4. Machine learning can only be as good as the data you use to train it. The phrase “garbage in, garbage out” predates machine learning, but it aptly characterizes a key limitation of machine learning. Machine learning can only discover patterns that are present in your training data. For supervised machine learning tasks like classification, you’ll need a robust collection of correctly labeled, richly featured training data.
  5. Machine learning only works if your training data is representative. Just as a fund prospectus warns that “past performance is no guarantee of future results”, machine learning should warn that it’s only guaranteed to work for data generated by the same distribution that generated its training data. Be vigilant of skews between training data and production data, and retrain your models frequently so they don’t become stale.
  6. Most of the hard work for machine learning is data transformation. From reading the hype about new machine learning techniques, you might think that machine learning is mostly about selecting and tuning algorithms. The reality is more prosaic: most of your time and effort goes into data cleansing and feature engineering — that is, transforming raw features into features that better represent the signal in your data.
  7. Deep learning is a revolutionary advance, but it isn’t a magic bullet. Deep learning has earned its hype by delivering advances across a broad range of machine learning application areas. Moreover, deep learning automates some of the work traditionally performed through feature engineering, especially for image and video data. But deep learning isn’t a silver bullet. You can’t just use it out of the box, and you’ll still need to invest significant effort in data cleansing and transformation.
  8. Machine learning systems are highly vulnerable to operator error. With apologies to the NRA, “Machine learning algorithms don’t kill people; people kill people.” When machine learning systems fail, it’s rarely because of problems with the machine learning algorithm. More likely, you’ve introduced human error into the training data, creating bias or some other systematic error. Always be skeptical, and approach machine learning with the discipline you apply to software engineering.
  9. Machine learning can inadvertently create a self-fulfilling prophecy. In many applications of machine learning, the decisions you make today affect the training data you collect tomorrow. Once your machine learning system embeds biases into its model, it can continue generating new training data that reinforces those biases. And some biases can ruin people’s lives. Be responsible: don’t create self-fulfilling prophecies.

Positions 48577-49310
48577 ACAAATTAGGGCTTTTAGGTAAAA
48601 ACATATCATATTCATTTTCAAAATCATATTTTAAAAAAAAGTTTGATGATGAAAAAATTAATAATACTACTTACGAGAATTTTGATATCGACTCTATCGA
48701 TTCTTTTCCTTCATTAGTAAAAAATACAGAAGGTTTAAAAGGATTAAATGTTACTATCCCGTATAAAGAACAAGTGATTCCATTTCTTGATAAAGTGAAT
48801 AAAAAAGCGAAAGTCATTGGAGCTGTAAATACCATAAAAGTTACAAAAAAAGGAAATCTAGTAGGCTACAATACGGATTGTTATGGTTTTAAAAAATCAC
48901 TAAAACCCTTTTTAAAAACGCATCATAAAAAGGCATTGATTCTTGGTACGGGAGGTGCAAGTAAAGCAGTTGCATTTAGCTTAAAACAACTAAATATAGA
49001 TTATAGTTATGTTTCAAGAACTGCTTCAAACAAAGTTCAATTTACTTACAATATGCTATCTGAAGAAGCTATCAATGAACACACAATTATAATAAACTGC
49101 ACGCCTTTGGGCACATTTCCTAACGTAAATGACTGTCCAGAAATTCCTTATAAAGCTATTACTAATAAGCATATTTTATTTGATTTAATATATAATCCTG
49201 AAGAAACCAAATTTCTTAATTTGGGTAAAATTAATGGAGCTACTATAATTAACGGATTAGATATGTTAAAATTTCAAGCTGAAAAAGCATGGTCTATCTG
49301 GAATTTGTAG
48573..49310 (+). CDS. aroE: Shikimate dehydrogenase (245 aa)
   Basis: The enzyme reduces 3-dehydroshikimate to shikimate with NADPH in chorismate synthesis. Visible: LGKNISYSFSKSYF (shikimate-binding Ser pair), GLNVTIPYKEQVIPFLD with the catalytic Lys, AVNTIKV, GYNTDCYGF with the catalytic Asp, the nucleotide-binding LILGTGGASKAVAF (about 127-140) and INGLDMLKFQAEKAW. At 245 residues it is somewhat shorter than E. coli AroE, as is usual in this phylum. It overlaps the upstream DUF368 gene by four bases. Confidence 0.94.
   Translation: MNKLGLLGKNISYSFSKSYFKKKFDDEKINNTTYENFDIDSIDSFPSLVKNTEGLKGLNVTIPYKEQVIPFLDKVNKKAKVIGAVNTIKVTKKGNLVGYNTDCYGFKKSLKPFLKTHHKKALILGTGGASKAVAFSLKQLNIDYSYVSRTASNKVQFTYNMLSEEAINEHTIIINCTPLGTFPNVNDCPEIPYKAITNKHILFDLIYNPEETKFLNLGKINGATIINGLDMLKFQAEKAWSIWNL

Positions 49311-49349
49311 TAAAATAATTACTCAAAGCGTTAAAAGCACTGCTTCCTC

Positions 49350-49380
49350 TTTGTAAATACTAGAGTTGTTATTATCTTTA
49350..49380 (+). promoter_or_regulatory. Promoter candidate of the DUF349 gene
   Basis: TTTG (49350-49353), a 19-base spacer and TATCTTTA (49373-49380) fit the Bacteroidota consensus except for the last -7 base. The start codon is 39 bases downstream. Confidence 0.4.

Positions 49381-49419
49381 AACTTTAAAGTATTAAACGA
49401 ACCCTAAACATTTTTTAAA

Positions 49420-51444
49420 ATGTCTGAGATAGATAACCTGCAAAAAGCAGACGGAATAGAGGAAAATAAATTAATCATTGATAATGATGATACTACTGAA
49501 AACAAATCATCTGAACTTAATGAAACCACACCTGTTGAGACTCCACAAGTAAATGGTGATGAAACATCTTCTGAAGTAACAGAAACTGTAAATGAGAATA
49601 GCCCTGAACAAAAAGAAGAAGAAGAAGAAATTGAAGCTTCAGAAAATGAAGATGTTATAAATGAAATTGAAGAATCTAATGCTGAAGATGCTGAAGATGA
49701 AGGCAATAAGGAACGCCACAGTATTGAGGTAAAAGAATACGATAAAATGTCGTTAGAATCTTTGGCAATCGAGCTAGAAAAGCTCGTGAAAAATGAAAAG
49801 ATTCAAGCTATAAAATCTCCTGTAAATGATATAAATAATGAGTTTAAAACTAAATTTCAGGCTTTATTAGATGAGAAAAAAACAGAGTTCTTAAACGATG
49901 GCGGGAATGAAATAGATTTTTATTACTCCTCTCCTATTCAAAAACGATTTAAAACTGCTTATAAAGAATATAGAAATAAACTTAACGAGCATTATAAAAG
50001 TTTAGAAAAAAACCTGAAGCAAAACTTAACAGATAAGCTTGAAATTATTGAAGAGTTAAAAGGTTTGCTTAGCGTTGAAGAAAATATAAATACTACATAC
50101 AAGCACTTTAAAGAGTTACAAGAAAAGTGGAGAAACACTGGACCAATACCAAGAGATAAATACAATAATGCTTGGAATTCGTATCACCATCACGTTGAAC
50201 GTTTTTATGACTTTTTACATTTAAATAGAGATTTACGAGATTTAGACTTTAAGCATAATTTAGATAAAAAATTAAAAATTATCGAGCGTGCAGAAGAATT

10. AI is not going to become self-aware, rise up, and destroy humanity. A surprising number of people (cough) seem to be getting their ideas about artificial intelligence from science fiction movies. We should be inspired by science fiction, but not so credulous that we mistake it for reality. There are enough real and present dangers to worry about, from consciously evil human beings to unconsciously biased machine learning models. So you can stop worrying about SkyNet and “superintelligence”.

There’s far more to machine learning than I can explain in a top-10 list. But hopefully, this serves as a useful introduction for non-experts.

Submission

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Keywords

  • singularity

  • computers

  • information processing

  • AI (artificial intelligence)

  • human intelligence

  • curiosity

  • imagination

  • intuition

  • emotions

  • goals

  • values

  • wisdom

Published Papers (18 papers)

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Open AccessFeature PaperArticle The Emperor of Strong AI Has No Clothes: Limits to Artificial Intelligence
Information 2017, 8(4), 156; https://doi.org/10.3390/info8040156
Received: 31 October 2017 / Revised: 20 November 2017 / Accepted: 22 November 2017 / Published: 27 November 2017
Cited by 6 | PDF Full-text (266 KB) | HTML Full-text | XML Full-text
Abstract
Making use of the techniques of media ecology we argue that the premise of the technological Singularity based on the notion computers will one day be smarter that their human creators is false. We also analyze the comments of other critics of the [...] Read more.